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Apple opens up…againRaven Zachary, August 10, 2006 @ 7:32 pm ET
This week, Apple is holding its annual developer’s conference – WWDC. It’s historically not a conference with much open source activity, but since Apple’s aquisition of NeXT in the mid 90′s, the company inherited an operating system with open source underpinnings. This operating system eventually became the basis of Mac OS X.
Apple made a big deal about open source when it announced the release of Mac OS X. It open-sourced the BSD Unix operating system underneath the new OS and christened it with the name ‘Darwin’. This spawned a community initiative called OpenDarwin, that has since closed down. Why? Take a look at the OpenDarwin site for the details, and I also encourage to read a May 2006 editorial by InfoWorld’s Tom Yager about this.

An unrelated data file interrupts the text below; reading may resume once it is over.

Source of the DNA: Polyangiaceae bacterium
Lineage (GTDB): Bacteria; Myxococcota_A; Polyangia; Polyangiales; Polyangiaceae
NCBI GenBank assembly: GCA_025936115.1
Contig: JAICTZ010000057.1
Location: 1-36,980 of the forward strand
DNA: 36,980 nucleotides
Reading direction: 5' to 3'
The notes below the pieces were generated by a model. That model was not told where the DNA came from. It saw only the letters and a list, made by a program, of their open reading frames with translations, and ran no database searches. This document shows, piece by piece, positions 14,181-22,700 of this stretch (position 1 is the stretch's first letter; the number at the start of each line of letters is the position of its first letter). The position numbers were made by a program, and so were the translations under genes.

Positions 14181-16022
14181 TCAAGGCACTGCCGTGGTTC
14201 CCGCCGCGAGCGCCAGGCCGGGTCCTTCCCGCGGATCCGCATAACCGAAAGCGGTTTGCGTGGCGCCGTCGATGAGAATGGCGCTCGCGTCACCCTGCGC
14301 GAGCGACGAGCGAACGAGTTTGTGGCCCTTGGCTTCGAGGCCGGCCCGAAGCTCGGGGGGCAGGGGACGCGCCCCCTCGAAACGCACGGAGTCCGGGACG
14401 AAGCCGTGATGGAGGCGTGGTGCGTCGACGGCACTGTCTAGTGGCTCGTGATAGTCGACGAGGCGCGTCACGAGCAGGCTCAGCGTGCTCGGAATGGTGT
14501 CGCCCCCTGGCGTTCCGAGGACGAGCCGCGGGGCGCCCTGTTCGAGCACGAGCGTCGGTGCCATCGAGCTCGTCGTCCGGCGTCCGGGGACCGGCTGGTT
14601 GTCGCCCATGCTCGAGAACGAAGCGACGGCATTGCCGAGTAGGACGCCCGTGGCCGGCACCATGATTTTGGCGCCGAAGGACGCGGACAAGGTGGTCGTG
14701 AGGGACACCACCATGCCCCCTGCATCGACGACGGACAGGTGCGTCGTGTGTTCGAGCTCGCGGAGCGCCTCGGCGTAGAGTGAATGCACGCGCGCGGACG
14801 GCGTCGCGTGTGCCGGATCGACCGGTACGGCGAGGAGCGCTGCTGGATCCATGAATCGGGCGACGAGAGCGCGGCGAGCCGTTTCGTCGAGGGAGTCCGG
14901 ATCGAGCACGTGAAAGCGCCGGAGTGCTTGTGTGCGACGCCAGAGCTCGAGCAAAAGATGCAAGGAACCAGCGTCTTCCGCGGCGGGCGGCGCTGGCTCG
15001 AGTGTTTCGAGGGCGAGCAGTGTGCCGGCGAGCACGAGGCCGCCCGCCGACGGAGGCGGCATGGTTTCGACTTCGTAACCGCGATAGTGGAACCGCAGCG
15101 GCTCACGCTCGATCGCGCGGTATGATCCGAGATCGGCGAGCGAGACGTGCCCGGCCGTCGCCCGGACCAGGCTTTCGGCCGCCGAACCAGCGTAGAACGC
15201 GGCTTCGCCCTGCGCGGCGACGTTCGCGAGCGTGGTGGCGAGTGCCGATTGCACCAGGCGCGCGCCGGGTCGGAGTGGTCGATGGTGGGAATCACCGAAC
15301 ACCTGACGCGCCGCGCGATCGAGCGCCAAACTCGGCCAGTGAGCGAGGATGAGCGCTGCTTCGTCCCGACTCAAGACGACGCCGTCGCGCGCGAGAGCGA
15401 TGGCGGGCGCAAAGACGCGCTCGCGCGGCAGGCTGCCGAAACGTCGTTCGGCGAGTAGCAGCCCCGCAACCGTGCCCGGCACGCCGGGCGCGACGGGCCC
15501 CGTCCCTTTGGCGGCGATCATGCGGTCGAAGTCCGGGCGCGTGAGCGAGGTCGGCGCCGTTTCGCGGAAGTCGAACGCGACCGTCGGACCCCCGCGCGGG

Apple has taken a fair amount of heat in the past few months about its level of ‘openness’. At this week’s WWDC, it has made some new overtures regarding its commitment to open source that may be drawing some skeptics back into the fold. Take a look at a mailing list post by Ernest Prabhakar, Apple’s Open Source Product Manager outlining the company’s WWDC open source announcements.
For one, it has made the Intel kernel sources available, which was the major point discussed in Tom Yager’s editorial mentioned above. Tom posted a follow-up entry a few days ago about this announcement.
Apple also launched Mac OS Forge, which hosts the source code repositories of five Apple open source projects, and presumably more over time. You can a take a look at Apple’s open source site to see what the company is doing.
Apple’s success or failure in the market is not tied to its level of openness, but it is a mistake for any company to close down an open source project (or limit access to it) for any reason other than lack of community interest. This was not the case with the Darwin project. Apple seems to have realized this and is pursuing a path of openness.
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